as each century had but one vote7
it was property rather than numbers that decided the election.
Solon divided the people of Athens into four classes. In this he was
directed by the spirit of democracy, his intention not being to fix those
who were to choose, but such as were eligible: therefore, leaving to every
citizen the right of election, he made8
the judges eligible from each of those four classes; but the magistrates
he ordered to be chosen only out of the first three, consisting of persons
of easy fortunes.9
As the division of those who have a right of suffrage is a fundamental
law in republics, so the manner of giving this suffrage is another
The suffrage by lot is natural to democracy; as that by choice is to
The suffrage by lot is a method of electing that offends no one, but
animates each citizen with the pleasing hope of serving his country.
Yet as this method is in itself defective, it has been the endeavour of
the most eminent legislators to regulate and amend it.
Solon made a law at Athens that military employments should be conferred
by choice; but that senators and judges should be elected by lot.
The same legislator ordained that civil magistracies, attended with
great expense, should be given by choice; and the others by lot.
In order, however, to amend the suffrage by lot, he made a rule that
none but those who presented themselves should be elected; that the person
elected should be examined by judges11
and that every one should have a right to accuse him if he were unworthy
of the office:12 this participated
at the same time of the suffrage by lot, and of that by choice. When the
time of their magistracy had expired, they were obliged to submit to
another judgment in regard to their conduct. Persons utterly unqualified
must have been extremely backward in giving in their names to be drawn by
The law which determines the manner of giving suffrage is likewise
fundamental in a democracy. It is a question of some importance whether
the suffrages ought to be public or secret. Cicero observes13
that the laws14 which rendered them
secret towards the close of the republic were the cause of its decline.
But as this is differently practised in different republics, I shall offer
here my thoughts concerning this subject.
The people's suffrages ought doubtless to be public15
and this should be considered as a fundamental law of democracy. The lower
class ought to be directed by those of higher rank, and restrained within
bounds by the gravity of eminent personages. Hence, by rendering the
suffrages secret in the Roman republic, all was lost; it was no longer
possible to direct a populace that sought its own destruction. But when
the body of the nobles are to vote in an aristocracy16
or in a democracy the senate17 as
the business is then only to prevent intrigues, the suffrages cannot be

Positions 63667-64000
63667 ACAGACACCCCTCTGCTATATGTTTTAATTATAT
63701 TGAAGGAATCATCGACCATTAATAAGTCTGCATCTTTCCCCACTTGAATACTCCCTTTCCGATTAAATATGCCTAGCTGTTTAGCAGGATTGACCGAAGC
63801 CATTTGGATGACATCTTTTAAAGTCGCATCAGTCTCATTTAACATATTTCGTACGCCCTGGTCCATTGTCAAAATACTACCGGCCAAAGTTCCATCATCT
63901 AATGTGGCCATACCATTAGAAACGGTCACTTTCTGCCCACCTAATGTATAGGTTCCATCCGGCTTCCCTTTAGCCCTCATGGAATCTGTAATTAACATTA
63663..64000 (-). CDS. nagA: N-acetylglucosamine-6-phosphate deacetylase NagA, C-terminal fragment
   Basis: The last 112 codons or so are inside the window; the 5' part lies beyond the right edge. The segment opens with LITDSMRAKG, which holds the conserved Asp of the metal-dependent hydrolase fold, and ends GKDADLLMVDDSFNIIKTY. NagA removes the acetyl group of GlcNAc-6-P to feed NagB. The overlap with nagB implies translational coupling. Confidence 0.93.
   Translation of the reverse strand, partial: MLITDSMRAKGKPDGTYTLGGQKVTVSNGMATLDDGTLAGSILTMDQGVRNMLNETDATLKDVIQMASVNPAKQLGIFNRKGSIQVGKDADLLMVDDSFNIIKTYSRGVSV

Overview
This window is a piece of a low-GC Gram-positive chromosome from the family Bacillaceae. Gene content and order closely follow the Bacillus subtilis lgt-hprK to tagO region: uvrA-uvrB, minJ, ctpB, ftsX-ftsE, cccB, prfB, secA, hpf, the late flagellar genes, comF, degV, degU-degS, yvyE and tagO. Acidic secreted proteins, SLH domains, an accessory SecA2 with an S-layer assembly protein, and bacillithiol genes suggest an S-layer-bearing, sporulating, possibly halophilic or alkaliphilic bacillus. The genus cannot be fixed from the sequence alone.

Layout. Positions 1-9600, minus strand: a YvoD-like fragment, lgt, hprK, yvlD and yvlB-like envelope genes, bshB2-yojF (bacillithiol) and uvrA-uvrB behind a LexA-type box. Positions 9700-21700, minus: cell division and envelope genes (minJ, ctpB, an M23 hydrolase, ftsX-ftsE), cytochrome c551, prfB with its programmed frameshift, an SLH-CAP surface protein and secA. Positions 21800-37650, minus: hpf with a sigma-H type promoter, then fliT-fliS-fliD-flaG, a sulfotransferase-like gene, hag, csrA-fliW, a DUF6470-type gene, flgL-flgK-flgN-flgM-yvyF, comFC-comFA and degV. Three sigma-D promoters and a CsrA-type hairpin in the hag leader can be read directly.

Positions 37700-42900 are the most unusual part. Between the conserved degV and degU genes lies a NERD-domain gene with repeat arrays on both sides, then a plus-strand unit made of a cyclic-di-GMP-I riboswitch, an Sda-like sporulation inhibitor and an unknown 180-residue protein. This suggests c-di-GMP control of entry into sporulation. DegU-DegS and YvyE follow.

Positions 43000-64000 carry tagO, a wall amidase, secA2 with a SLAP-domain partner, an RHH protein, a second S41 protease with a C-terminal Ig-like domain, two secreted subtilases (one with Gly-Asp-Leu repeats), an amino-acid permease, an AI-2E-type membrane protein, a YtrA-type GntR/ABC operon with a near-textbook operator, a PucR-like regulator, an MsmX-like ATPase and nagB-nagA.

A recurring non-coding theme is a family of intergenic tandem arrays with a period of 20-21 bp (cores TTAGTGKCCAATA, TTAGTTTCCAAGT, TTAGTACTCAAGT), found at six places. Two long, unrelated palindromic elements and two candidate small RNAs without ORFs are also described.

Intriguing in a senate is dangerous; it is dangerous also in a body of
nobles; but not so among the people, whose nature is to act through
passion. In countries where they have no share in the government, we often
see them as much inflamed on account of an actor as ever they could be for
the welfare of the state. The misfortune of a republic is when intrigues
are at an end; which happens when the people are gained by bribery and
corruption: in this case they grow indifferent to public affairs, and
avarice becomes their predominant passion. Unconcerned about the
government and everything belonging to it, they quietly wait for their
It is likewise a fundamental law in democracies, that the people should
have the sole power to enact laws. And yet there are a thousand occasions
on which it is necessary the senate should have the power of decreeing;
nay, it is frequently proper to make some trial of a law before it is
established. The constitutions of Rome and Athens were excellent. The
decrees of the senate18 had the
force of laws for the space of a year, but did not become perpetual till
they were ratified by the consent of the people.
3. Of the Laws in relation to the Nature of
Aristocracy. In an aristocracy the supreme power is lodged in the
hands of a certain number of persons. These are invested both with the
legislative and executive authority; and the rest of the people are, in
respect to them, the same as the subjects of a monarchy in regard to the
They do not vote here by lot, for this would be productive of
inconveniences only. And indeed, in a government where the most mortifying
distinctions are already established, though they were to be chosen by
lot, still they would not cease to be odious; it is the nobleman they
envy, and not the magistrate.
When the nobility are numerous, there must be a senate to regulate the
affairs which the body of the nobles are incapable of deciding, and to
prepare others for their decision. In this case it may be said that the
aristocracy is in some measure in the senate, the democracy in the body of
the nobles, and the people are a cipher.
It would be a very happy thing in an aristocracy if the people, in some
measure, could be raised from their state of annihilation. Thus at Genoa,
the bank of St. George being administered by the people19
gives them a certain influence in the government, whence their whole
prosperity is derived.
The senators ought by no means to have the right of naming their own
members; for this would be the only way to perpetuate abuses. At Rome,
which in its early years was a kind of aristocracy, the senate did not
fill up the vacant places in their own body; the new members were
nominated by the censors.20
In a republic, the sudden rise of a private citizen to exorbitant power
produces monarchy, or something more than monarchy. In the latter the laws
have provided for, or in some measure adapted themselves to, the
constitution; and the principle of government checks the monarch: but in a
republic, where a private citizen has obtained an exorbitant power,21
the abuse of this power is much greater, because the laws foresaw it not,